Fudoki by Kij Johnson
Tor HCVR: ISBN 0765303906 PubDate: 10/08/03
Review by Ernest Lilley
320 pgs. List price $ 25.95
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Set in the same mystical Japan as her first book, Fox Woman, Fudoki tells the story of a woman transformed from a cat who becomes "a sometime warrior, occasional philosopher, and reluctant confidant" as told by an aging empress who herself is facing the transformation from nobility to nothingness. It is beautifully written.
I'm not a cat person. I've lived with a few, but while I can see the that dogs are affection junkies, cats' indifference to the world around them fails to grab me. In Fudoki though, the tables are turned on a cat by a kami, one (or many) of the gods that inhabit the Japanese spiritual plane in Kij Johnson's mythical Japan of about 1100ad. Running away from the devastation of the village where everything she knew was destroyed by an earthquake, perhaps itself an act of the gods, she finds herself following a road and after a time, and some conversation with the kami of the road, she finds herself transformed into a woman.
True to her nature as a cat, she views this as not a wondrous occurrence, but one to take mostly in stride. Actually, she takes it less in stride as she takes it poorly, but being a cat at heart she doesn't spend a lot of time worrying about what she can't control, and continues to follow the road.
The god(s) have not forgotten her though, and magic surrounds her, if unobtrusively. When she needs a weapon, she finds that she is carrying a quiver of arrows and a bow, which she can use as easily as the claws that she misses. As a transformed creature, she understands the ways and whines of animals, and they in turn are befuddled by her. "What are you?" asks a farmer's dog. "Bigger than you." she replies.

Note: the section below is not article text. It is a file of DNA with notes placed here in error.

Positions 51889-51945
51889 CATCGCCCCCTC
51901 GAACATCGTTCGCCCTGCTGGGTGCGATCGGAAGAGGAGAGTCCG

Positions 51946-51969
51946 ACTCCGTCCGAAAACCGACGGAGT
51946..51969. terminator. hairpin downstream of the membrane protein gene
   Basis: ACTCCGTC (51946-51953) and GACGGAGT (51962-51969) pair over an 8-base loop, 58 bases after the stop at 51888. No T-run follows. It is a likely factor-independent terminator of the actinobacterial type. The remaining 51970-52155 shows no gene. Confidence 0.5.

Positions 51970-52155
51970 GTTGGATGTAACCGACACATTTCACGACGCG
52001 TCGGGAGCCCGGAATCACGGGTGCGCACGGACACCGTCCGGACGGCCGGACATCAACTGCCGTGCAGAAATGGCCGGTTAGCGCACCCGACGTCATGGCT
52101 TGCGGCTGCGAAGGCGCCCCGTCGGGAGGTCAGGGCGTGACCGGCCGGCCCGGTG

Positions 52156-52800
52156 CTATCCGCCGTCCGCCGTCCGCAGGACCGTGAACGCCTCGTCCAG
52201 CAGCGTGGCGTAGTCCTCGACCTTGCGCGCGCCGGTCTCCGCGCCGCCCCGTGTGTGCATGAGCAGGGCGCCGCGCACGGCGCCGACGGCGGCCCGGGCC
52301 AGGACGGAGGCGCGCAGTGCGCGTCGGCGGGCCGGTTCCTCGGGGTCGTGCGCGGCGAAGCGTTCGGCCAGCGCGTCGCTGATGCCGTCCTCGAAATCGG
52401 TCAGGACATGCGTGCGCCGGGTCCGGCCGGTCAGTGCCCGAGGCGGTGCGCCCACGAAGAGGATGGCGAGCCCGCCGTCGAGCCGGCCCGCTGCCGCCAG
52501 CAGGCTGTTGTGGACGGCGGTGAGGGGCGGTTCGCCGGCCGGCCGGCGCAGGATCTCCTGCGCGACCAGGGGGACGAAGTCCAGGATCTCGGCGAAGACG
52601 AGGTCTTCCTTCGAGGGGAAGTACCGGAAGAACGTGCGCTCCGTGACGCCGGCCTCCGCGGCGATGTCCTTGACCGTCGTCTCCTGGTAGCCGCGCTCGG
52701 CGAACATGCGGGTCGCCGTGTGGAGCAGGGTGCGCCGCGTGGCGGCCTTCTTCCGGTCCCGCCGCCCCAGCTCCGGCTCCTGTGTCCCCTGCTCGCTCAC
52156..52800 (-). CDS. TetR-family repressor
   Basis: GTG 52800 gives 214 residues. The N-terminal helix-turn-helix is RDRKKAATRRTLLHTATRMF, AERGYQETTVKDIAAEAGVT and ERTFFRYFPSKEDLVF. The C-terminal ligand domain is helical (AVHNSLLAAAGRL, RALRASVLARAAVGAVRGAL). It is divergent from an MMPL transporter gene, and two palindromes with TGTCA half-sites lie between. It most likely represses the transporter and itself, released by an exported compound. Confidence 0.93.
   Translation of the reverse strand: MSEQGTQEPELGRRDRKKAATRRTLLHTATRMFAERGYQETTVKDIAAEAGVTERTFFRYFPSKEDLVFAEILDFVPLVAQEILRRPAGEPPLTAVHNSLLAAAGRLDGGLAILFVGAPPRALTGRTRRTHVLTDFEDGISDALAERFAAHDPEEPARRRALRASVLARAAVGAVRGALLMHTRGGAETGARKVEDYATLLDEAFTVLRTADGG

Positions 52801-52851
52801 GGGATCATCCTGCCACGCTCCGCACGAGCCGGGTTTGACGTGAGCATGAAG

There is an air of magical realism in the tone of the story. No one is especially surprised to find that she is a woman who once was a cat, and among the people that she meets, and the friends she makes there are those that have had similar transformations; Kitsune a young warrior she falls in with was a fox, and Nakara, his sister is thus comfortable with the idea, and Hime, as she comes to name the woman who is a cat. Though Hime has lost her family and place, her "fudoki", and though she mourns them as she travels, she follows the road with her new friends, though with no real sense of where she is going. This isn't unusual for tales of Japan, of course, where the journey seems more important than the destination, but there is indeed a destination for her, and when she arrives at it she will find as much as she has lost.
This story is woven into the story of an old and dying princess, indeed, is presented as the fancy of the princess, a fiction she is creating for her amusement. The princess herself is an unusual and interesting person, she who filled notebook after notebook with drawings of the structure of animals, and who clearly loved knowledge more than attending the court. Slowly she cleans out the trunks she has filled up during her life, thinks back over lovers she has had, and considers the depth of her friendship with Shigeko, her primary attendant.
As Hime travels a thousand miles, the princess travels her on her own voyage of discovery, and in the end both find something they have sought all along the way.